Modern Western Aramaic

Authored by: Steven E. Fassberg

The Semitic Languages

Print publication date:  March  2019
Online publication date:  March  2019

Print ISBN: 9780415731959
eBook ISBN: 9780429025563
Adobe ISBN:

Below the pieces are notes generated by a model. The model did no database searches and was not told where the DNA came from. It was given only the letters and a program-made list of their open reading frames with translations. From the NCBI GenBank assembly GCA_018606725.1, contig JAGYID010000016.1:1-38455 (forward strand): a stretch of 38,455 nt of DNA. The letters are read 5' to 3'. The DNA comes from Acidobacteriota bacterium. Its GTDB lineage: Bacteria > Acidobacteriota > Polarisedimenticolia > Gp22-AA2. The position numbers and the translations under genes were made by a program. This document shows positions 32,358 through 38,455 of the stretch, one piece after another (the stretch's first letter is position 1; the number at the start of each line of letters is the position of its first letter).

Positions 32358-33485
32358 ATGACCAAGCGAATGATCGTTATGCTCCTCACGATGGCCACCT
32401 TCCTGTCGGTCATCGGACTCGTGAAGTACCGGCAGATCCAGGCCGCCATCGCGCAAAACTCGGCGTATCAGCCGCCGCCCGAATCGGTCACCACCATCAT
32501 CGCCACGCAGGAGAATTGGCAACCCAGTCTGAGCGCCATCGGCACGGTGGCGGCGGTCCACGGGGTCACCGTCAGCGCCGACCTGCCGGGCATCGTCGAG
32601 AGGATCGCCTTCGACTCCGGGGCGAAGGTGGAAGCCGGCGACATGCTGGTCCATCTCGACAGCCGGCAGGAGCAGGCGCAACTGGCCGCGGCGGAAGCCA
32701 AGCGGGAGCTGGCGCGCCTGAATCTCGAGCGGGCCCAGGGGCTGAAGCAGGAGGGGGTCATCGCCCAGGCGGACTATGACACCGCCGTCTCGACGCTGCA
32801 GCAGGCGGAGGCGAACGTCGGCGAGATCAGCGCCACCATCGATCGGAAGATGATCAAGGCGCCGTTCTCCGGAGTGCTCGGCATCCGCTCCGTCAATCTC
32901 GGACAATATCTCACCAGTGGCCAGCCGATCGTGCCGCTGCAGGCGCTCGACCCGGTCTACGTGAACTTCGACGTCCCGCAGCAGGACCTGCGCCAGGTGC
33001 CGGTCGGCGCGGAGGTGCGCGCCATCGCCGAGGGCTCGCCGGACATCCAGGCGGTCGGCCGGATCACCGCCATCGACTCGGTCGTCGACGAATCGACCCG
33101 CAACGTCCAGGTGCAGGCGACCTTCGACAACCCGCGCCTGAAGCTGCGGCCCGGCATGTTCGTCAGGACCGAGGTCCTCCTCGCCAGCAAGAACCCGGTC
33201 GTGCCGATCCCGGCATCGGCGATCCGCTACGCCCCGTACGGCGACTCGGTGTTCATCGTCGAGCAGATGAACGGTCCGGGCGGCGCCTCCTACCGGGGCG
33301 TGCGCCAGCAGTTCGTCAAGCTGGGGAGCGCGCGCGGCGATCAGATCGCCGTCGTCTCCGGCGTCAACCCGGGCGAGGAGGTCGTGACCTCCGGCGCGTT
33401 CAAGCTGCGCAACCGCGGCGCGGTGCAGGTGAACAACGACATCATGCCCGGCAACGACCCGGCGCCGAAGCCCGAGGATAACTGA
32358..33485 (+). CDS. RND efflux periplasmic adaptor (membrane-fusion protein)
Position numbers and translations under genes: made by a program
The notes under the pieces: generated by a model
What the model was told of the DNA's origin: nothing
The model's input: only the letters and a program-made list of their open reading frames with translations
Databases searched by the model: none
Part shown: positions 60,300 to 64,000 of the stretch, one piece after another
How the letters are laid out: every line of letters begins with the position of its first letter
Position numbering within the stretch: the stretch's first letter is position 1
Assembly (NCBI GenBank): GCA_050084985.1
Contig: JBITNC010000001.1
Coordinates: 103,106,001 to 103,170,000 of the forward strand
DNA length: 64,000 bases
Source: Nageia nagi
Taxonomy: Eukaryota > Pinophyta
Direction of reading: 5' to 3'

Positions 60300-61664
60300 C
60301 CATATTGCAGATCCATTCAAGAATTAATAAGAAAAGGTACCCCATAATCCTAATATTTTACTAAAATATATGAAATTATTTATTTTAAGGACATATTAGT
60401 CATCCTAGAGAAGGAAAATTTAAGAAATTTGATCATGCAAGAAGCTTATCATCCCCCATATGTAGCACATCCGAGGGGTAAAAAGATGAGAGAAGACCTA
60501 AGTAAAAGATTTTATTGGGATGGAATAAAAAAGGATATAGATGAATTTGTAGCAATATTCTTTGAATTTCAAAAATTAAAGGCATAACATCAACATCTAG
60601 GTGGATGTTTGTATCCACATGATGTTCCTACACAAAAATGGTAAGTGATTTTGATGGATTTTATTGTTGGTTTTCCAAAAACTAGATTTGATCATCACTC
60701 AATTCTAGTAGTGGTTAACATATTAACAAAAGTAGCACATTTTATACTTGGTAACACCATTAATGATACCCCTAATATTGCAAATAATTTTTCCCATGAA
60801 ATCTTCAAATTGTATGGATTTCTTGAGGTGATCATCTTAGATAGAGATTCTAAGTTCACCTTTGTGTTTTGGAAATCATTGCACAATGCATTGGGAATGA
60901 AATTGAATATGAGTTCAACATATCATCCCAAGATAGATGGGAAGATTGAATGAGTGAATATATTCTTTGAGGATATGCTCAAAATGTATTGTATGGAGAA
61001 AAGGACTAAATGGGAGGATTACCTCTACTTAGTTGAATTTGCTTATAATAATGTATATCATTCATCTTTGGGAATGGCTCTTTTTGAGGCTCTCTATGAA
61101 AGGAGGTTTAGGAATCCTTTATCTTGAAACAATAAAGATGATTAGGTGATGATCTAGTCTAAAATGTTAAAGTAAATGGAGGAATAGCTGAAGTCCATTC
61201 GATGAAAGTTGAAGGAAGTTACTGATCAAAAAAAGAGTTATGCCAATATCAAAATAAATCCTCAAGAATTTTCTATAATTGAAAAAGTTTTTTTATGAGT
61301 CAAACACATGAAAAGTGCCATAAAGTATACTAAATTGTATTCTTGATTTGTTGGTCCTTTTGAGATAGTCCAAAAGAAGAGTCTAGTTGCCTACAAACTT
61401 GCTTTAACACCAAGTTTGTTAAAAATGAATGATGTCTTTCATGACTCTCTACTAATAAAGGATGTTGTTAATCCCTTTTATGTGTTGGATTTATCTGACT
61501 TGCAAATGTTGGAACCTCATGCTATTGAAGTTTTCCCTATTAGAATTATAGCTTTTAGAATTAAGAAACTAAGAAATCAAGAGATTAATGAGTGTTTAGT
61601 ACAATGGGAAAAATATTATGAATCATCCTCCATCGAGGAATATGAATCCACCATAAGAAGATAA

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Modern Western Aramaic developed from the preceding phase of Aramaic, Late Western Aramaic (200–700 ce), which is known from the surviving literary dialects of Jewish Palestinian, Christian Palestinian and Samaritan Aramaic (see Chapter 24). The study of Modern Western Aramaic began in 1863 with the publication by Julius Ferrette of transcribed words and texts from the village of Maʕlula, which is located 56 kilometers to the northeast of Damascus. Transcriptions of texts from the two closely related dialects of the nearby villages of Baxʕa and Jubbʕadin were published by Jean Parisot in 1902 (Map 24.1). Before the current civil war in Syria, Maʕlula was the largest of the Modern Western Aramaic-speaking villages (5,000 inhabitants during the summer – it is a resort), followed by Jubbʕadin (2000) and Baxʕa (1000–1500). Today Maʕlula is primarily Christian; the two other villages have become entirely Muslim over the past centuries.

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